Earlier this week Tom Dumoulin (Jumbo-Visma) announced his immediate retirement from professional cycling.
The Dutchman is widely considered as being one of the greatest Grand Tour riders of his generation and had initially announced that he would retire at the end of the current season.
Dumoulin’s intention was to retire after the World Championships in Australia, however the 31-year-old brought forward his retirement to August and said ‘the tank is empty’ and he can no longer continue.
Dumoulin’s career has seen him win the Giro d’Italia, land multiple Dutch National Time Trial Championship titles and win stages at the Tour de France and Vuelta a España.
Here are three of our favourite moments of the Dutchman’s career.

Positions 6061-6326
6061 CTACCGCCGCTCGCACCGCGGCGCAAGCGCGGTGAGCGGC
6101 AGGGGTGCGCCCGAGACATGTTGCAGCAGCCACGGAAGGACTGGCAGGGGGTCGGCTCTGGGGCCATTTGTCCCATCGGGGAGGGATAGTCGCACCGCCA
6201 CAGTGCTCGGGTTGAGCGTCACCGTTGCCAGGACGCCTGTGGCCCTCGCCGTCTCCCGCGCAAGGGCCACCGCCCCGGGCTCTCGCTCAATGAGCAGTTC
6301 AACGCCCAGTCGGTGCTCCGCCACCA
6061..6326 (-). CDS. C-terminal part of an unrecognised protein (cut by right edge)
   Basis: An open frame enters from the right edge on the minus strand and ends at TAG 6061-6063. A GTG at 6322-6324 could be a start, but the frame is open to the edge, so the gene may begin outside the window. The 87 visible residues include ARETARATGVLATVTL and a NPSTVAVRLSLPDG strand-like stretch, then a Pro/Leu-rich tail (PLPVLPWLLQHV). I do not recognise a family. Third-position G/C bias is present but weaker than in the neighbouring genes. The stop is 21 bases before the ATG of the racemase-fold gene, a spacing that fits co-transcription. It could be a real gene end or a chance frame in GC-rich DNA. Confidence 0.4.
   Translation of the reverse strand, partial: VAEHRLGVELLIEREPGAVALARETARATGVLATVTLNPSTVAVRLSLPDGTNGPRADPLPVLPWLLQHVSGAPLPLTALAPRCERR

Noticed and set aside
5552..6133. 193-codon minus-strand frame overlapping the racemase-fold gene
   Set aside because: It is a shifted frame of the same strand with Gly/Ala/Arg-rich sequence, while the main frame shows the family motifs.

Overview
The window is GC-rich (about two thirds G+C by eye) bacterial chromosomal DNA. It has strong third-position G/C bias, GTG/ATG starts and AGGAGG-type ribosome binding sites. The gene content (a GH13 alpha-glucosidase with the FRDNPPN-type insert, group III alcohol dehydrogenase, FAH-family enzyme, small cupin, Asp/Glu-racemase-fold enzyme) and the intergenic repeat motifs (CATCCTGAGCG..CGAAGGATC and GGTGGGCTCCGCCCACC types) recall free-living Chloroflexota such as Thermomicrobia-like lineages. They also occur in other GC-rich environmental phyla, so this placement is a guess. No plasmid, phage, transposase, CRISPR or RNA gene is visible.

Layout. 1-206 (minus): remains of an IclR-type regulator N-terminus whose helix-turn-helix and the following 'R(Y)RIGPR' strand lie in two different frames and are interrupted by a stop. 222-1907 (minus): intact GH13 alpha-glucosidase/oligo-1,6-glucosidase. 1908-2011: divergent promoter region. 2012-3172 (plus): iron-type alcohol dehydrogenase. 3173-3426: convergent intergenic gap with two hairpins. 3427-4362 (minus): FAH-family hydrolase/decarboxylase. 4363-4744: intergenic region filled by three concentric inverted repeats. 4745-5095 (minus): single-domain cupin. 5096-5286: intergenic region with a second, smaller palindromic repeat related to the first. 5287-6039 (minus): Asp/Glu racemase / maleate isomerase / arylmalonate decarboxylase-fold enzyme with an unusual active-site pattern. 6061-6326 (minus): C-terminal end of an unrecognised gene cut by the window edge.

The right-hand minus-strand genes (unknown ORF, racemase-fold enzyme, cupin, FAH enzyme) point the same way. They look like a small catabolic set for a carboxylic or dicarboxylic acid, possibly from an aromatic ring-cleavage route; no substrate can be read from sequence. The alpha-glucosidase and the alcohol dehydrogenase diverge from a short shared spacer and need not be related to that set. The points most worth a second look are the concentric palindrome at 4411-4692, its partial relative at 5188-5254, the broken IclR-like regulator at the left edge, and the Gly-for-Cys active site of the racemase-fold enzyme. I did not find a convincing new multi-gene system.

VUELTA A ESPAÑA 2015, STAGE NINE
Heading into the 2015 Vuelta, bookmakers were offering odds of 1000-1 on Dumoulin winning the race.
The then Giant-Alpecin rider had shown some signs of future potential in week-long races like the Tour de Suisse and the Eneco Tour, previously finishing high overall at both. However a race like la Vuelta was a whole different ball game altogether.
As the Spanish Grand Tour rapidly approached, the Dutchman had been thought of by his team as ‘a world class time trialist who’s very good in the hills’ nothing more, although that was about to change.
The 24-year-old had crashed out of the Tour de France earlier that year meaning he had unfinished business with the big races that season. Giant-Alpecin had arrived in Spain with a team very much supporting their sprinters interests and they weren’t used to the intensity of riding for the general classification. Soon, that would swiftly need to change.